The cover of This Ain’t the Summer of Love has a great, iconic photo of Iggy Pop surfing the crowd at the Cincinnati Pop Festival, 1970. I love this photo, as it captures a perfect 1970s rock moment. Large crowds like the one that gathered that day at Cincinnati’s Riverfront Stadium were becoming more and more common at the dawn of the Seventies. The age of arena rock was upon us and most observers took that to mean also the age of the rock superstar, whose larger-than-life persona towered above the crowd. But in this photo, and at this concert, Iggy towered above the crowd in a completely different way. He wasn’t a superstar and never would be in the sense of Mick Jagger or Robert Plant. Rather than take his place above the crowd for granted, he tested it, messed with it, and made it tangible rather than an abstraction. Lester Bangs captured it best in his great 1970 article on the Stooges that appeared in Creem:
“Iggy is like a matador baiting the vast dark hydra sitting afront him – he enters the audience frequently to see what’s what and even from the stage his eyes reach out searchingly, sweeping the joint and singling out startled strangers who’re seldom able to stare him down. It’s your stage as well as his and if you can take it away from him, why, welcome to it. But the King of the Mountain must maintain the pace, and the authority, and few can. In this sense Ig is a true star of the rarest kind – he has won that stage, and nothing but the force of his own presence entitles him to it.”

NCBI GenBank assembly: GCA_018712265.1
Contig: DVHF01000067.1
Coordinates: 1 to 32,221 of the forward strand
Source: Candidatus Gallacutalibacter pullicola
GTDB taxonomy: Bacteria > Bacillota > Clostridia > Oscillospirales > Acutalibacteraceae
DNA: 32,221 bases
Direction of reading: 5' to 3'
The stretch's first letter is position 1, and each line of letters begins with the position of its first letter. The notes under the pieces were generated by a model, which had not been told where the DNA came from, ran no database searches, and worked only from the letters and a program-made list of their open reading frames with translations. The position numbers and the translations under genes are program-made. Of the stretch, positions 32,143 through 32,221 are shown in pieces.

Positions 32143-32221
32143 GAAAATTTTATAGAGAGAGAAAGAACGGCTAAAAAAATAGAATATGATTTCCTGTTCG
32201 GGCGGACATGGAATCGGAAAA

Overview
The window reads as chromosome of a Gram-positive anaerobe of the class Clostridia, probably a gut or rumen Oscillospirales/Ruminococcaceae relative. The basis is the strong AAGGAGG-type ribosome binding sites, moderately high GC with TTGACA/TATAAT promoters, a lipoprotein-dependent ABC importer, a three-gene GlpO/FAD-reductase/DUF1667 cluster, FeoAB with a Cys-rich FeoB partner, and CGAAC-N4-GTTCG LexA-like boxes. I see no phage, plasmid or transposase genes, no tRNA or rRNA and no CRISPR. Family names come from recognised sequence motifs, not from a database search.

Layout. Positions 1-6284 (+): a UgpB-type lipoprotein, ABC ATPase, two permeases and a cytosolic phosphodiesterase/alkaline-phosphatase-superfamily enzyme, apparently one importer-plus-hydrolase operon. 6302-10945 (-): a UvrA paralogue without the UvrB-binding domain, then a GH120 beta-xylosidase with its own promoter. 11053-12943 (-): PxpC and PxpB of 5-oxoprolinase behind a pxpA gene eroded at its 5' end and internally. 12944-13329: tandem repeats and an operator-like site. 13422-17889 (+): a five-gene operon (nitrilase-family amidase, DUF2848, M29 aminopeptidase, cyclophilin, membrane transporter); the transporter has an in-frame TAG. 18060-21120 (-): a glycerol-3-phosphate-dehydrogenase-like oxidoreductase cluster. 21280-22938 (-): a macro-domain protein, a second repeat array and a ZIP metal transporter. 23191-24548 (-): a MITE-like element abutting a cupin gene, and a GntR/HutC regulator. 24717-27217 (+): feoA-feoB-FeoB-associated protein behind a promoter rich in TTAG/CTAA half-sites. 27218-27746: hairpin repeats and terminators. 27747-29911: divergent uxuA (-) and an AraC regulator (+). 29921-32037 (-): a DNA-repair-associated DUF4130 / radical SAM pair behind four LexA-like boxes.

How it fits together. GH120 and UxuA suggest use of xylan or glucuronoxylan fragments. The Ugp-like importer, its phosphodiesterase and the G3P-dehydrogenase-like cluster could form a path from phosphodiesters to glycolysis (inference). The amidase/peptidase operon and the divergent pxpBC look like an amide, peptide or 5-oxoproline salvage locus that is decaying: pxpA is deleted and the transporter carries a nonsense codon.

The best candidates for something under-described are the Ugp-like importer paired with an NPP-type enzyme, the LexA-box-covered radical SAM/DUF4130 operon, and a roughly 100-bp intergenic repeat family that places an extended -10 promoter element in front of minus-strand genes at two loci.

Since my publisher and I decided to put Iggy on the cover of my book, my sense of connection to the Stooges has grown even stronger than it used to be. I’ve dug their music for years, although I came to it later than I would have liked. Back when I was a teenager, I went through a phase when I used the Rolling Stone Record Guide as my main source for navigating through the back history of rock records. Even though the Guide was co-edited by Michigan rock refugee Dave Marsh, the Stooges were nowhere to be found in there because their records were out of print at the time (late 1970s). I read about them elsewhere but it wasn’t until the early 1990s when their original albums were being re-released on CD that I finally had my first hearing of Fun House, which definitely blew my head open. By that time I’d been listening to varieties of hard rock, metal and punk for years, and had also heard my fair share of avant-garde and experimental music, especially free jazz. Fun House was one of the few albums I’d encountered that seemed to combine the two and I took to it immediately.
For obvious reasons, Iggy gets the bulk of the attention and acclaim for what the Stooges accomplished. But as with any great band, he didn’t work as a lone figurehead. The team of brothers who played first guitar and drums, then bass and drums – Ron and Scott Asheton – were the true heart of the Stooges sound. All you need to do for proof is listen to “TV Eye” from Fun House, which gets my vote for best Stooges song ever and one of the best, most pounding, unrelenting and downright intense rock songs ever released. Ron’s guitar and Scott’s drums drive the song forward from start to finish, and Ron’s main riff is a stunner, working the powerful combination of an open throbbing A string with some crashing barre chords, brutal and basic three-chord rock but with added rhythmic crunch and a touch of dissonance to boot.
I was back in Simi Valley, California, paying my annual winter visit to my parents, when I heard the news that Ron Asheton had died, now just a little over two weeks ago. He will be missed. Rather than a moment of silence he deserves a moment of unreserved noise, the most suitable tribute for a true metal/punk pioneer.
Here’s a link to some thoughts by Mike Watt on the Stooges and playing with Ron:
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